American classical pianist Van Cliburn dies at age 78

Wed Feb 27, 2013 2:10pm EST
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(Reuters) - American pianist Van Cliburn, who awed Russian audiences with his exquisite Tchaikovsky and Rachmaninoff concertos and won fame and fortune back home, died on Wednesday at the age of 78.

Cliburn passed away at his home in Fort Worth, Texas, after suffering from advanced bone cancer, his publicist Mary Lou Falcone told Reuters. Cliburn announced in August 2012 that he had been diagnosed with the disease.

The lanky, blue-eyed Texan, who began taking piano lessons at the age of 3 and later trained at New York's prestigious Juilliard School, burst onto the world stage at the height of the Cold War and was the surprise winner of the first International Tchaikovsky Competition in Moscow in 1958.

His performance at the finale led to an eight-minute standing ovation, and the Russian judges asked Soviet leader Nikita Khrushchev for permission to give the top prize to the 23-year-old American.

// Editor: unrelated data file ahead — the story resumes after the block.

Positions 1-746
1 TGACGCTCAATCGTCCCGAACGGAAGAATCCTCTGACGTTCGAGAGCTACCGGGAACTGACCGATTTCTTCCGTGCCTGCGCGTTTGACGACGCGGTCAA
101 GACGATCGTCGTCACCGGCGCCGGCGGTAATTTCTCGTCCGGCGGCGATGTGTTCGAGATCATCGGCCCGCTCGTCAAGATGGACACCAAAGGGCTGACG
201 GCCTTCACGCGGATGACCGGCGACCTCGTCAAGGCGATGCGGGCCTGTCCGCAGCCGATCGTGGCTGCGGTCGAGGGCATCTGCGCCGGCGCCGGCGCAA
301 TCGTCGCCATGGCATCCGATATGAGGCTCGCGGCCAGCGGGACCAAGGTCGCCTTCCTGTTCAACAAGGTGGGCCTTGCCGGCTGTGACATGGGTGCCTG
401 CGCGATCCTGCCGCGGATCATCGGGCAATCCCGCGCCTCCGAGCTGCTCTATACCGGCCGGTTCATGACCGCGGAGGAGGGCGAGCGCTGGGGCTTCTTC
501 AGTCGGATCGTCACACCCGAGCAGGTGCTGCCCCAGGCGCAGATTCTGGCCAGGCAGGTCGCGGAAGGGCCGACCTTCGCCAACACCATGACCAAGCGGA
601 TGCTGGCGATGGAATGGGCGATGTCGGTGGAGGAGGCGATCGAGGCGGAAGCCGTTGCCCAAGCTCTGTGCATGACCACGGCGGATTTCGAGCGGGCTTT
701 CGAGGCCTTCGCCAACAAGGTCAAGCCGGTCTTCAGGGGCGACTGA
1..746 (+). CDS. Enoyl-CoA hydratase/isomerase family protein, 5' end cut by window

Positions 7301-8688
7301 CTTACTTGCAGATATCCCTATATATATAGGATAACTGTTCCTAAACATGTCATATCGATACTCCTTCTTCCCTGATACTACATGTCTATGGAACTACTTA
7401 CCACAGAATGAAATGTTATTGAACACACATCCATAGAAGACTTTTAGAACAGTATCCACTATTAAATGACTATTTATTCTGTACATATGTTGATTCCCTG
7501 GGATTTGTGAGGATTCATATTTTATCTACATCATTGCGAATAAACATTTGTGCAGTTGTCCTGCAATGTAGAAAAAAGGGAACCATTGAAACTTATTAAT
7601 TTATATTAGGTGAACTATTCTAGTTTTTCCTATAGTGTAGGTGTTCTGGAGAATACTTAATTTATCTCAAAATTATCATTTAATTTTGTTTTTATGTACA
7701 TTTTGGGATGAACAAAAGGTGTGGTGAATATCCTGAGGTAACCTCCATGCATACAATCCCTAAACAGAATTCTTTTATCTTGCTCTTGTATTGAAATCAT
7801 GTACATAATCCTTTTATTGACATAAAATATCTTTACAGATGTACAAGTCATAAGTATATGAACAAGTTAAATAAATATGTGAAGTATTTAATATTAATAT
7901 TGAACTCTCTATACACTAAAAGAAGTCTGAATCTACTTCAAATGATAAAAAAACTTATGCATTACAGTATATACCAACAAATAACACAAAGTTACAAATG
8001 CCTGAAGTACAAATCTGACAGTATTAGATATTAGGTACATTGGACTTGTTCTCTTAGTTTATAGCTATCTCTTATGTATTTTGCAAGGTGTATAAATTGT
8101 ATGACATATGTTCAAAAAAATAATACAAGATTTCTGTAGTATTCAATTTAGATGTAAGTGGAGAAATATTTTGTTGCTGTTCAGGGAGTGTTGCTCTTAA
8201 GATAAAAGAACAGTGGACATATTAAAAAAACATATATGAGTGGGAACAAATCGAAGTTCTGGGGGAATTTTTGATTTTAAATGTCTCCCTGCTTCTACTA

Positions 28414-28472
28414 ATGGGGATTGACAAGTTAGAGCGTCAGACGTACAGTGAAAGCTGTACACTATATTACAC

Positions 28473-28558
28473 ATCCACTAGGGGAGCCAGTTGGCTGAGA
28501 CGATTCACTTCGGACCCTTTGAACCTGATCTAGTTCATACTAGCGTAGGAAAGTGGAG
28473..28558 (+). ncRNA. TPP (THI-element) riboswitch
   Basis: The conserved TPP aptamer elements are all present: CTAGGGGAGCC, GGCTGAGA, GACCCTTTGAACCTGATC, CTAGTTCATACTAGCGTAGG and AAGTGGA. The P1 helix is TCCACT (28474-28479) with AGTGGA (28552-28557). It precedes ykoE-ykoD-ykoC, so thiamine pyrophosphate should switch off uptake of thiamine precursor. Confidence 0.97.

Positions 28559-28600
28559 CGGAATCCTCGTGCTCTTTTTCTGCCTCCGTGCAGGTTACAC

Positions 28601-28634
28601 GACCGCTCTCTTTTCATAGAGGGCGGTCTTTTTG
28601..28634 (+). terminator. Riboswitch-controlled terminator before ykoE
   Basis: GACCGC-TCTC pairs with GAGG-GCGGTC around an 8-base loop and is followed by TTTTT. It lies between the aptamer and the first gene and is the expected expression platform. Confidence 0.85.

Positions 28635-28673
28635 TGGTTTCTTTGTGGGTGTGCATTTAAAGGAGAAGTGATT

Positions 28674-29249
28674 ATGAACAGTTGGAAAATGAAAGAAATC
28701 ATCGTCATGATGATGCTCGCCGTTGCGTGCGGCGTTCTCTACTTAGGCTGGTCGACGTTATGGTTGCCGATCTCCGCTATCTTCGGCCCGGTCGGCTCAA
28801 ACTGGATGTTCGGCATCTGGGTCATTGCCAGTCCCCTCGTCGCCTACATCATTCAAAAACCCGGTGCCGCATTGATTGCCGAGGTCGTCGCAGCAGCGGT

Cliburn's triumph helped spur a brief thaw in U.S.-Soviet relations and made him an overnight sensation in the United States, where his name was known even among those who did not follow classical music.

"It was he that was the symbol of peace for the Cold War," Falcone said. "He was embraced by both Eisenhower and Khrushchev in the 1950s and the only musician to have a ticker-tape parade in Manhattan."

Time magazine dubbed him "The Texan Who Conquered Russia" in a cover story following his victory, and New York City gave the pianist a hero's welcome upon his return from Russia.

Taken on by the powerful impresario Sol Hurok, Cliburn was able to command high fees and practically had carte blanche in the recording studio.

His recording of Tchaikovsky's Piano Concerto No. 1, which he had played in Moscow, became the first classical album to go platinum and was the best-selling classical album for more than a decade.   Continued...

Pianist Van Cliburn speaks before the presentation of the Liberty Medal at the National Constitution Center in Philadelphia, Pennsylvania, September 18, 2008. REUTERS/Tim Shaffer